I know you've said you're having a bit of fun here, and that's okay. We need to have some fun and even exercise our mental facilities. But there's no way in the world you can think yourself into an enlightened state or use your intellect, no matter how gifted you may be, to transform into an enlightened being.

It's my suggestion that if you really are interested in Buddhism, you consider taking on some practice, study, and a search for a teacher (if that's something that will work for you). Depending upon the kind of Buddhism you practice a teacher may be entirely essential.

Counting breaths (in meditation) and reading some books on Buddhism is a wonderful place to start. There are many excellent Mahayana authors (or Theravada if that is a road you travel at some point). I feel 100% certain that our members here would be happy to suggest books that introduce Buddhist concepts at the very, very important elemental level. These basics absolutely can't be overlooked in my humble opinion. If we jump straight into embracing sunyata we may end up stuck in a place of mistaken bliss or "white darkness."

I wish you very good luck in your venture. I sincerely hope that you don't mind my two cents here. Your intellectual rounds are indeed interesting, but I highly doubt that they'll lead you to a place of greater peace or happiness. And that's what most people really want :)

Best wishes,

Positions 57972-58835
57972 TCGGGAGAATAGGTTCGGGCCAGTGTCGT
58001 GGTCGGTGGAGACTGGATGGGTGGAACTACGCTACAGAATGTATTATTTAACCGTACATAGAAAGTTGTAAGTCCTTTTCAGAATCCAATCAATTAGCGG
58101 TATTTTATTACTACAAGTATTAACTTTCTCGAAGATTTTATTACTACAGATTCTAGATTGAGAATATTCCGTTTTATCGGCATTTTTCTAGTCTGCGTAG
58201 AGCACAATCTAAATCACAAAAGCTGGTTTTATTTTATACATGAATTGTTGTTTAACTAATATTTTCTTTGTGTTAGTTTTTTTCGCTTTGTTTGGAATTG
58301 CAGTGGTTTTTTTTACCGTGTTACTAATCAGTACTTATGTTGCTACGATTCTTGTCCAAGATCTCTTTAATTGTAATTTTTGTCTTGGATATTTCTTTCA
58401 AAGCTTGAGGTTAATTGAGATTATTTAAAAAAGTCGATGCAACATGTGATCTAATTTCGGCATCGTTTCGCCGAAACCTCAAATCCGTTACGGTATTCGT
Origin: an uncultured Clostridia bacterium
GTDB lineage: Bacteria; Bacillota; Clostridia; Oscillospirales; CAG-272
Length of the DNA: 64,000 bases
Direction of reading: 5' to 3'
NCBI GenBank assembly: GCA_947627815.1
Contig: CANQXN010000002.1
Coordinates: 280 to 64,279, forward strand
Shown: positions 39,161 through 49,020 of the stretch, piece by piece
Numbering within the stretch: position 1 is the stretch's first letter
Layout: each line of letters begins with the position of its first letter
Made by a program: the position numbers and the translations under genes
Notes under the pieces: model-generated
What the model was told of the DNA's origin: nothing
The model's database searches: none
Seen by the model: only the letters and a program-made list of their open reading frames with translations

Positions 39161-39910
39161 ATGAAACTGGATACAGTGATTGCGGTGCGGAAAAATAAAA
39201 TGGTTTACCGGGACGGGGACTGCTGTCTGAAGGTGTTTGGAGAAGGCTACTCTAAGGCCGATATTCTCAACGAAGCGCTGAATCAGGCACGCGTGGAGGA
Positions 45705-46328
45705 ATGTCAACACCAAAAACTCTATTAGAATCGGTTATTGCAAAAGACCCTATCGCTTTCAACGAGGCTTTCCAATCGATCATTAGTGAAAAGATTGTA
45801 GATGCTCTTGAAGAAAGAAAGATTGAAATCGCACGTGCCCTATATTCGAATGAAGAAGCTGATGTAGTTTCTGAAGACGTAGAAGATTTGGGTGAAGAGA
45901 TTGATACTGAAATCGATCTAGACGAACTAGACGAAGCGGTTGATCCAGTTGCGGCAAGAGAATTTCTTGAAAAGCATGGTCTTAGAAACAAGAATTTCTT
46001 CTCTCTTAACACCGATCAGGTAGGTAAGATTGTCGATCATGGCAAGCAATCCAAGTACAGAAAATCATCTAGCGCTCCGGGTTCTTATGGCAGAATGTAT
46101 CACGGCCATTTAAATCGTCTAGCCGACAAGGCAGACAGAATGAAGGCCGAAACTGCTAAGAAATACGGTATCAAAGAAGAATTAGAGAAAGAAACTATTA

Laura
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Re: See Nature, Become Buddha - Can You?

Postby White Lotus » Tue May 04, 2010 6:11 pm

:namaste: thank you Laura for your beautiful post. full of compassion and hope for those who are struggling in the round of life and death.

what more can i say!

love, White Lotus. x
in any matters of importance. dont rely on me. i may not know what i am talking about. take what i say as mere speculation. i am not ordained. nor do i have a formal training. i do believe though that if i am wrong on any point. there are those on this site who i hope will quickly point out my mistakes.
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Re: See Nature, Become Buddha - Can You?

Postby Ngawang Drolma » Wed May 05, 2010 4:37 am

White Lotus wrote::namaste: thank you Laura for your beautiful post. full of compassion and hope for those who are struggling in the round of life and death.